Drawing “Garden” 1980s-this way of drawing with oil pastels led to the delicate hand stitched work in the 80s

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Different ideas that have led to textile pieces, although the middle one is from an old paper making piece I found recently, and have chopped up! It’s waiting for me to work into it…..

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and finally my piece “The Lake at Petworth” made for the Embroiderer’s Guild touring exhibition  “Capability Brown” in 2016

Sunbury Gallery Exhibition

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I’m delighted that my exhibition A Stitched Timeline will shortly be opening at the purpose-built Sunbury Embroidery Gallery. It runs from Feb 26th to April 7th. Details are on their website, http://www.sunburygallery.org  The gallery is well worth a visit, beautifully situated by the river Thames, with easy parking, stunning gardens, and has a great cafe that serves lunch, coffee and tea. I can recommend the chocolate brownies, but you may need to save half for another day! I’m also giving a talk on March 14th at 7.30pm , tickets and information from the gallery.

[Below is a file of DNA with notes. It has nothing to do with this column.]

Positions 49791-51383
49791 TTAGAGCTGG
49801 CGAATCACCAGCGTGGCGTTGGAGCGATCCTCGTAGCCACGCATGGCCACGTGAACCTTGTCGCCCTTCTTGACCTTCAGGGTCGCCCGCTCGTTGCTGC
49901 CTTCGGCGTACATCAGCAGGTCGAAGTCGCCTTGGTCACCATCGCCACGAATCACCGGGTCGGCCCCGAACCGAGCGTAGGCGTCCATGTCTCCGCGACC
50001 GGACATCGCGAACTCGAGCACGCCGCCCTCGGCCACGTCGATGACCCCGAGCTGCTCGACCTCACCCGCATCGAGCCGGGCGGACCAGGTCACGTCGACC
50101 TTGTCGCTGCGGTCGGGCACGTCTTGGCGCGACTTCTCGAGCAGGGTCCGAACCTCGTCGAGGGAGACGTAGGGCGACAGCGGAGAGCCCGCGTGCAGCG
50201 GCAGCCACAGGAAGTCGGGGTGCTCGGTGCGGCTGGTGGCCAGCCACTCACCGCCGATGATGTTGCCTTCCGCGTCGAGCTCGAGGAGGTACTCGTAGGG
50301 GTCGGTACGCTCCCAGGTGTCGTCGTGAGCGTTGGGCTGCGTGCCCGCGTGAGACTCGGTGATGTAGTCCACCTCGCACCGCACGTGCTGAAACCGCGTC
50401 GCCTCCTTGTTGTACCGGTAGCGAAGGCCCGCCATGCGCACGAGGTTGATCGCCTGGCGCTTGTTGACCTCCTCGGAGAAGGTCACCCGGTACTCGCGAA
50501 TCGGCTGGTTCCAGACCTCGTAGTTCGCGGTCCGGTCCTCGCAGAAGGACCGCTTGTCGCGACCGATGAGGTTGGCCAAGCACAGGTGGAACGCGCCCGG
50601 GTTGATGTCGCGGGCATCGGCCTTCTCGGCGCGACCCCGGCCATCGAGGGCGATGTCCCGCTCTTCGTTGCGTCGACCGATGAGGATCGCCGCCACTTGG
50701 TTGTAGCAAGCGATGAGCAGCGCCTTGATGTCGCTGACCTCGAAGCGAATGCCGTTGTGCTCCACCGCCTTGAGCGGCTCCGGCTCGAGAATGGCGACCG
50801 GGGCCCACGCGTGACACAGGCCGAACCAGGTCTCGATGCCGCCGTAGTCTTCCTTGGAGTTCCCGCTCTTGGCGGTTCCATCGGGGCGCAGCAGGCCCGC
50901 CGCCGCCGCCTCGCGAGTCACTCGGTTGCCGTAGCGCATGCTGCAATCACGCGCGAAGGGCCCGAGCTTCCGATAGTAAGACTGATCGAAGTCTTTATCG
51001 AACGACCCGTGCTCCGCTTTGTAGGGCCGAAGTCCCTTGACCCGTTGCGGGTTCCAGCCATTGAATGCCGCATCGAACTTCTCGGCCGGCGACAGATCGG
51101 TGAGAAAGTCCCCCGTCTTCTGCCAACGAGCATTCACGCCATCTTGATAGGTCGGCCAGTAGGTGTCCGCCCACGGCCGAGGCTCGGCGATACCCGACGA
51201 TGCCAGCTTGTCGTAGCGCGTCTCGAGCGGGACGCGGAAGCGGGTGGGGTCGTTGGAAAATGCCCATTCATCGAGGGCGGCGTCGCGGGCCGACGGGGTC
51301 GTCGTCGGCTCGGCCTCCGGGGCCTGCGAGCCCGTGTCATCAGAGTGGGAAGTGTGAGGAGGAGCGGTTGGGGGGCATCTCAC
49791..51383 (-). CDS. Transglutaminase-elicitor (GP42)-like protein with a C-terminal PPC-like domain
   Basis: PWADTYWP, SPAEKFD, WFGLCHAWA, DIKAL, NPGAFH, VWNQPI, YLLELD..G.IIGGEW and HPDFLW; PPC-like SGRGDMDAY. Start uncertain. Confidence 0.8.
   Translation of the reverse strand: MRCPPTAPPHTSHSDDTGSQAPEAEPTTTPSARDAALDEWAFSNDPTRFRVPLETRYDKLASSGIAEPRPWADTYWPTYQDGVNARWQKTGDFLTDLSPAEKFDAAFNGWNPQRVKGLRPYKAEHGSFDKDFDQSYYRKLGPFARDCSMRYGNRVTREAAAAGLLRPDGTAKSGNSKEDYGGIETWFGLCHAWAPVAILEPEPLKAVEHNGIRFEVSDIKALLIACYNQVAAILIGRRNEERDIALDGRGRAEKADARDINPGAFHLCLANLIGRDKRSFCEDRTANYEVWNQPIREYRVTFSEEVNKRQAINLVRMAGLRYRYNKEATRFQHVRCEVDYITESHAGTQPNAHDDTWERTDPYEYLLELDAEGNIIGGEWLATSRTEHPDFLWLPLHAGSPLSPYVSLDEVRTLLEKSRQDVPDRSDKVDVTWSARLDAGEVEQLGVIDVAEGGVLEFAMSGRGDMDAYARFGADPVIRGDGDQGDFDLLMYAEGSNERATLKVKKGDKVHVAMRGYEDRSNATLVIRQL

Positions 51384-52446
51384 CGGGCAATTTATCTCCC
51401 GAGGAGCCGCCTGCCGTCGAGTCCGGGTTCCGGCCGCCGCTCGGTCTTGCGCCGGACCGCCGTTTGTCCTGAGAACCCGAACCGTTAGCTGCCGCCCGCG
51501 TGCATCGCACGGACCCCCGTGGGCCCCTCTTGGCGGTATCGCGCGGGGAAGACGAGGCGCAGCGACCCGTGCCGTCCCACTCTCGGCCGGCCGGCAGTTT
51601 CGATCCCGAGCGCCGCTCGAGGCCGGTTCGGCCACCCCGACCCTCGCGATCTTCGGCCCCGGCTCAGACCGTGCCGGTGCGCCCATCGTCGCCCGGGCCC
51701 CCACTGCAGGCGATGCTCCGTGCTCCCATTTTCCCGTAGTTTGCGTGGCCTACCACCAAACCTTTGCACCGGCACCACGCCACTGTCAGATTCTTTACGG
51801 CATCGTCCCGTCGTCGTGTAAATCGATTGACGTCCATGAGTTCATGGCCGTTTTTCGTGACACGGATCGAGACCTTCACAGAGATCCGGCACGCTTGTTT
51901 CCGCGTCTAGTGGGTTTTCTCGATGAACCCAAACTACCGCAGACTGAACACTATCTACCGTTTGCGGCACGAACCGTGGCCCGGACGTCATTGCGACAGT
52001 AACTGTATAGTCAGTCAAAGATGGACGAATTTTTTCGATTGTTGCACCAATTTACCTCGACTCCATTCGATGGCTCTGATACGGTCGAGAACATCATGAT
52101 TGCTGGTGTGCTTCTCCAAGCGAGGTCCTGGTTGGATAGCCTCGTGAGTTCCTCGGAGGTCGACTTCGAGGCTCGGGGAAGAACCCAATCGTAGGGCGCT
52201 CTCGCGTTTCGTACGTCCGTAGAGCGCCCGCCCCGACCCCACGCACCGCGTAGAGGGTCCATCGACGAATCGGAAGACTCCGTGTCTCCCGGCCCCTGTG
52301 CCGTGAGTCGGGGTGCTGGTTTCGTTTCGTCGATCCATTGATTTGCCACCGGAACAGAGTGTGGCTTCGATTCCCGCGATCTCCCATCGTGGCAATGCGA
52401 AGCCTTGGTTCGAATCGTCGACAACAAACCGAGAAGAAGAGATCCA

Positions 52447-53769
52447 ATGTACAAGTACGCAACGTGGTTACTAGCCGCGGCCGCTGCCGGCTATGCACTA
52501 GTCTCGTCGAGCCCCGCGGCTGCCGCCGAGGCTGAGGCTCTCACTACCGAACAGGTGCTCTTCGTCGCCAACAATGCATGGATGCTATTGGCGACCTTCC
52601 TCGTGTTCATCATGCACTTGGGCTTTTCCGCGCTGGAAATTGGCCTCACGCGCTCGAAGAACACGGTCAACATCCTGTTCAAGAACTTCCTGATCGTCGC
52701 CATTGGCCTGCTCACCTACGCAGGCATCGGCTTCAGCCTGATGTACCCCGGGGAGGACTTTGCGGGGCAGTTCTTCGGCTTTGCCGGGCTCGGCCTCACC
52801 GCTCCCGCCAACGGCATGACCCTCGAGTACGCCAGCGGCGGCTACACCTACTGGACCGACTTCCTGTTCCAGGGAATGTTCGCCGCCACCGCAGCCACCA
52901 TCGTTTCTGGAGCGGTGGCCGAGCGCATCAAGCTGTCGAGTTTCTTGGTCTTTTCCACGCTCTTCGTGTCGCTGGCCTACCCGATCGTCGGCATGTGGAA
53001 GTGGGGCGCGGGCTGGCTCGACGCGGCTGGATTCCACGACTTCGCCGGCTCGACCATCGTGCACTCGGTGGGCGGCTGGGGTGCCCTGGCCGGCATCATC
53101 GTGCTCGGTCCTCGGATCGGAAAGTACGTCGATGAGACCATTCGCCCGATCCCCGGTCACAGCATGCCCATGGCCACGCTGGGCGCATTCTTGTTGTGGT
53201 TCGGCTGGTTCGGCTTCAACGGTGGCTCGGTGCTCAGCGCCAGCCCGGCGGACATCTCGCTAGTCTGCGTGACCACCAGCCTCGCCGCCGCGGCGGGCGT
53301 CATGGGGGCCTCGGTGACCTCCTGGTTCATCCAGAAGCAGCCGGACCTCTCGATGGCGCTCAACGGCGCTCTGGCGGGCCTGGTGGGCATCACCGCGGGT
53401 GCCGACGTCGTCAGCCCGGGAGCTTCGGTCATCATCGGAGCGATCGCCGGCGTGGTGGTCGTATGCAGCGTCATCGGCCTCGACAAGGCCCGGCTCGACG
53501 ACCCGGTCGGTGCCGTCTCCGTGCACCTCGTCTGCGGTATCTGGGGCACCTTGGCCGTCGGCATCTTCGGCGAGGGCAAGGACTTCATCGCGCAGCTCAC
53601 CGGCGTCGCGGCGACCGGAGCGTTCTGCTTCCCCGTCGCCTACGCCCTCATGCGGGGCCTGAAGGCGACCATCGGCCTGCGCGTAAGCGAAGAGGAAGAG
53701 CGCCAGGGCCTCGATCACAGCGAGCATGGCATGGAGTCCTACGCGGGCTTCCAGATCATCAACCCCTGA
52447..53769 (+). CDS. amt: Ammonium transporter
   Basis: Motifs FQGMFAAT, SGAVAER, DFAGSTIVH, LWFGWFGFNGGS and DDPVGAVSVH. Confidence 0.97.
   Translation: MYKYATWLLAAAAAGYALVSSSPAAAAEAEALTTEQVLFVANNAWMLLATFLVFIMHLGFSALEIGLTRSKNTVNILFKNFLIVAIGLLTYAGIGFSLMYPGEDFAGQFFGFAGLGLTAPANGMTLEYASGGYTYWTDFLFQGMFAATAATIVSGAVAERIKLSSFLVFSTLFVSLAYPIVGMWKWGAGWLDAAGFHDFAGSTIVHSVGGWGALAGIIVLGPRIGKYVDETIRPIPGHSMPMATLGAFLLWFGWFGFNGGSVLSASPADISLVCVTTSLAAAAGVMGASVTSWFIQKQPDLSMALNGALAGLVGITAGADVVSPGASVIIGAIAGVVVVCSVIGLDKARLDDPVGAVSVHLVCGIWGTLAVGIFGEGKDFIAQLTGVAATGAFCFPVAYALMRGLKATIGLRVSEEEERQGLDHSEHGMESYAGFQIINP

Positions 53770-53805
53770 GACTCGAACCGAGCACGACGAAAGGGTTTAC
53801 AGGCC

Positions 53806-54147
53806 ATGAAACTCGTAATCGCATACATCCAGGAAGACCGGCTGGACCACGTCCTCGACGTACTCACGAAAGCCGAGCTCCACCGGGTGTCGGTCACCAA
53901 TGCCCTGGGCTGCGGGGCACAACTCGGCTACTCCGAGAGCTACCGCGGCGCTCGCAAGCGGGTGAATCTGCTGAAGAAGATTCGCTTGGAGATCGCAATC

At the Knitting and Stitching shows, the response to my early work and to my sketch books was tremendous. So you did hand embroidery before? You made paper? We all have our own journey to make and its been a joy and privilege sharing it. Here are a few drawings and images but you’ll have to visit if you want to see the early hand stitched work as I have no photographic record and some of the work was too delicate to take out of the frames.